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The 22 Books Every Woman Needs To Read

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Walking into a bookstore can be overwhelming. And heaven forfend you go onto Amazon! There are so many books out there that it makes you wonder why they’re always saying the publishing industry is in its death throes. If you know you’re looking for a copy of The Hunger Games, then you’re golden, but lots of readers just like to browse for something good to read. That is, until we start ripping our hair out. 

I conferred with The Frisky staff and came up with a list of books we think every woman needs to read in her lifetime. We’ve got novels. We’ve got self-help. We’ve got cookbooks. We’ve got academic-y stuff. And we’ve all been changed for the better and felt a little less alone in life, thanks to this list right here…

1. Broken Open: How Difficult Times Can Help Us Grow, by Elizabeth Lesser: The best spirituality-based self-help book I’ve ever read. I keep coming back to it again and again. — Jessica

2. Cherry, by Mary Karr: This brilliant poet turned memoirist writes about her rebellious youth and sexual awakening — you won’t be able to put it down. — Amelia

3. Fun Home, by Alison Bechdel: A memoir in graphic novel form, this gorgeous book explores the author’s childhood growing up in a funeral home with a closeted gay father, his death, and coming to terms with her own sexuality. If you’ve never read a graphic novel, this is the perfect place to start! — Winona

4. Committed: A Skeptic Makes Peace With Marriage, by Elizabeth Gilbert: Coupling and uncoupling are confusing, but the author of Eat Pray Love is as realistic as she is hopeful. This book helped me heaps after a big, bad breakup. — Jessica

5. Franny and Zooey, by J. D. Salinger: Hands down, the book that has meant the most to me and is the one I recommend most often, especially to women who are trying to find their footing in the world. — Amelia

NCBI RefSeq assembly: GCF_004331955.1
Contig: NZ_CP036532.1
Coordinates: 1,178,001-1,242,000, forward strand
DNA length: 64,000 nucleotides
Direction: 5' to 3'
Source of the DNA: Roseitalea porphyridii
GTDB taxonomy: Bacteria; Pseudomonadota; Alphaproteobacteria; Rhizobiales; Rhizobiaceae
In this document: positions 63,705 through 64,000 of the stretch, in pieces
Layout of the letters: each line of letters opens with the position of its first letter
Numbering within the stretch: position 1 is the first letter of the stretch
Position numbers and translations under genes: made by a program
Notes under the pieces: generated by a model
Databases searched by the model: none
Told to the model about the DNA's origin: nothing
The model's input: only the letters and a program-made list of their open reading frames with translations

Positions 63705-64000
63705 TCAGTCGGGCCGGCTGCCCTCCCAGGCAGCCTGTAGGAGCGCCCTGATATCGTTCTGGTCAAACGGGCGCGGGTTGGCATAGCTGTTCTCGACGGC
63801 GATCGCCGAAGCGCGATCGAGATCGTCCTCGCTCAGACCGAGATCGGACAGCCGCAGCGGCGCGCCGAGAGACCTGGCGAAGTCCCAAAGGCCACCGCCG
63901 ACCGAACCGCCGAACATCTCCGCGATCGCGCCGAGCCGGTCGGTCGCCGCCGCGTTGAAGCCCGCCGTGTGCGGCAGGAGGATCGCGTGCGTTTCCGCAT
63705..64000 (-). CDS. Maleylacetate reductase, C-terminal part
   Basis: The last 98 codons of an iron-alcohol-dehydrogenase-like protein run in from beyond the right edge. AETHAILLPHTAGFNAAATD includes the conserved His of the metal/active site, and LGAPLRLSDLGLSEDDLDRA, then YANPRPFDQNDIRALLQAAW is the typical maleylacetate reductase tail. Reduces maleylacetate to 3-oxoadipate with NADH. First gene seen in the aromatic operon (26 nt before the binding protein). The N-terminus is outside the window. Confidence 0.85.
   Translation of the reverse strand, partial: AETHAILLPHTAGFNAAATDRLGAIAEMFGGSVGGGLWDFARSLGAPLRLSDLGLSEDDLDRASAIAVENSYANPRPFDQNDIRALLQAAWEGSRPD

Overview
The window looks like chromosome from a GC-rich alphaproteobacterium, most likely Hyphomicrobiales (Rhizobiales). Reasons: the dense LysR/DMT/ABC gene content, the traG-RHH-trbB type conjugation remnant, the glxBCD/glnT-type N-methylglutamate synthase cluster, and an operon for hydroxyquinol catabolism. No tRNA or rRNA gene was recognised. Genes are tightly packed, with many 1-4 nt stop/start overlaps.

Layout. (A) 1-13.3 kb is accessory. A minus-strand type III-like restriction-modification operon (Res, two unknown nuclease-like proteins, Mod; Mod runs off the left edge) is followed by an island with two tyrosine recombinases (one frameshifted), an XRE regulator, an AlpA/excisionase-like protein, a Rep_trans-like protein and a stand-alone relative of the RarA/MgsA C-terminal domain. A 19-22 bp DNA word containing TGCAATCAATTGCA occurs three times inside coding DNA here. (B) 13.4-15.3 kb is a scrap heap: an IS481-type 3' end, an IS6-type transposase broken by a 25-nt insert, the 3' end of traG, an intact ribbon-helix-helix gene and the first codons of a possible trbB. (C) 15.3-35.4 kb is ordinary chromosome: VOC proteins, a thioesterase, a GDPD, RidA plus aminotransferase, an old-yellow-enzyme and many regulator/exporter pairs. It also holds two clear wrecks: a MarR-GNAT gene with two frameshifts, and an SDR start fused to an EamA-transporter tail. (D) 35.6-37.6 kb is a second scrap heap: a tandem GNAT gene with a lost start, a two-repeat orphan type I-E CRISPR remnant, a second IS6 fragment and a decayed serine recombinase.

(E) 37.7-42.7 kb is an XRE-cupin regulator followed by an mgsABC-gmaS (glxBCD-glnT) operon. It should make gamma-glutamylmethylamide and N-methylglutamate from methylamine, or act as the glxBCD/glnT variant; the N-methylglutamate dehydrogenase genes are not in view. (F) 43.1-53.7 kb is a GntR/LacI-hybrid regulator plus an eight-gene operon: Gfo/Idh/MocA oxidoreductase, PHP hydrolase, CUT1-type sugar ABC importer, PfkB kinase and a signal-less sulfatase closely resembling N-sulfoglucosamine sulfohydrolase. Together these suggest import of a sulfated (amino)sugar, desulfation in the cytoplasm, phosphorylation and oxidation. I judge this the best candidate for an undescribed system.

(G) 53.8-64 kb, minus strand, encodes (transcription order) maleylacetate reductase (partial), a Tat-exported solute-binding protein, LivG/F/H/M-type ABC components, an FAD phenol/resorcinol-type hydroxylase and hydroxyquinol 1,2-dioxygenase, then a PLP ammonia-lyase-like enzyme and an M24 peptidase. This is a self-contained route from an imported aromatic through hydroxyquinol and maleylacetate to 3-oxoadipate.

6. Sula, by Toni Morrison: It’s a great book about female friendship and betrayal and redemption. — Julie

7. Gender Trouble, by Judith Butler: Her essay “Performative Acts and Gender Constitution: An Essay in Phenomenology and Feminist Theory” changed my idea about gender more than anything else I’ve ever read. — Ami

8. How To Be A Woman, by Caitlin Moran: Soon to be published in the U.S., Caitlin Moran’s book of essays about modern womanhood is exactly the breath of common sensical fresh air that feminism needs.  — Jessica 

9. The Joy Of Cooking, by Irma Rombauer: Idiot-proof for cooks at all levels. — Jessica

10. Letters to a Young Poet, by Rainer Maria Rilke: It enlightened me on different ways to think about love. — Ami

11. Middlesex, by Jeffrey Eugenides: His novel explores sex and gender in absolutely compelling way. — Ami

12. On The Night You Were Born, by Nancy Tillman: A beautiful picture book for children about a family’s joy over a new baby. You can’t help but feel warm and fuzzy inside reading it (to kiddies or just yourself). — Jessica 

13. Paying For It, by Chester Brown: Whatever your opinion on sex work is now, I guarantee this graphic novel written by a john will be food for thought.— Jessica

14. When Things Fall Apart, by Pema Chödrön: This book has helped me through so many tough times. It’s written by a Buddhist nun but you don’t have to be Buddhist to benefit from the concepts of letting go and being present in each moment.  – Winona

15. The Yellow Wallpaper, by Charlotte Perkins Gilman: A short story on how absolutely confining life used to be for women. — Julie

16. Spirit Junkie, by Gabrielle Bernstein: I just read this recently, after being quite leery of “self-help” type “happiness” books, and was floored by how helpful it was. Bernstein beams contentment and her vibe had me rethinking my own perspective on everything from dating to family to ambition. — Amelia

17. White Teeth or On Beauty, by Zadie Smith: She writes a lot about the themes of race and beauty. — Ami

18. Women, Race & Class, by Angela Davis: It’s one of the go-to books for understanding intersectionality in oppression. — Jessica

19. any book by Simon Doonan: Got a quirky style? Want a quirky style? Barney’s window dresser Simon Doonon will cheerlead you all the way. — Jessica  

20. Half the Sky, by Nicholas Kristof and Sheryl WuDunn: About the harsh reality of how oppressive life is for most of the world’s women is today — and what we can do about it. — Julie

21. The Purity Myth, by Jessica Valenti: An interesting and horrifying dissection of our culture’s obsession with women’s chastity, and why this belief system is ultimately harmful to women and men. — Winona

22. The Edible Woman, by Margaret Atwood: A surreal look at how relationships can start to eat away at your autonomy and independence. — Amelia

Of course, this list is just The Frisky staff’s suggestions. We’d love to hear your picks for books every woman needs to read — and why — in the comments.

Contact the author of this post at Jessica@TheFrisky.com. Follow me on Twitter at @JessicaWakeman.

Image via Thinkstock

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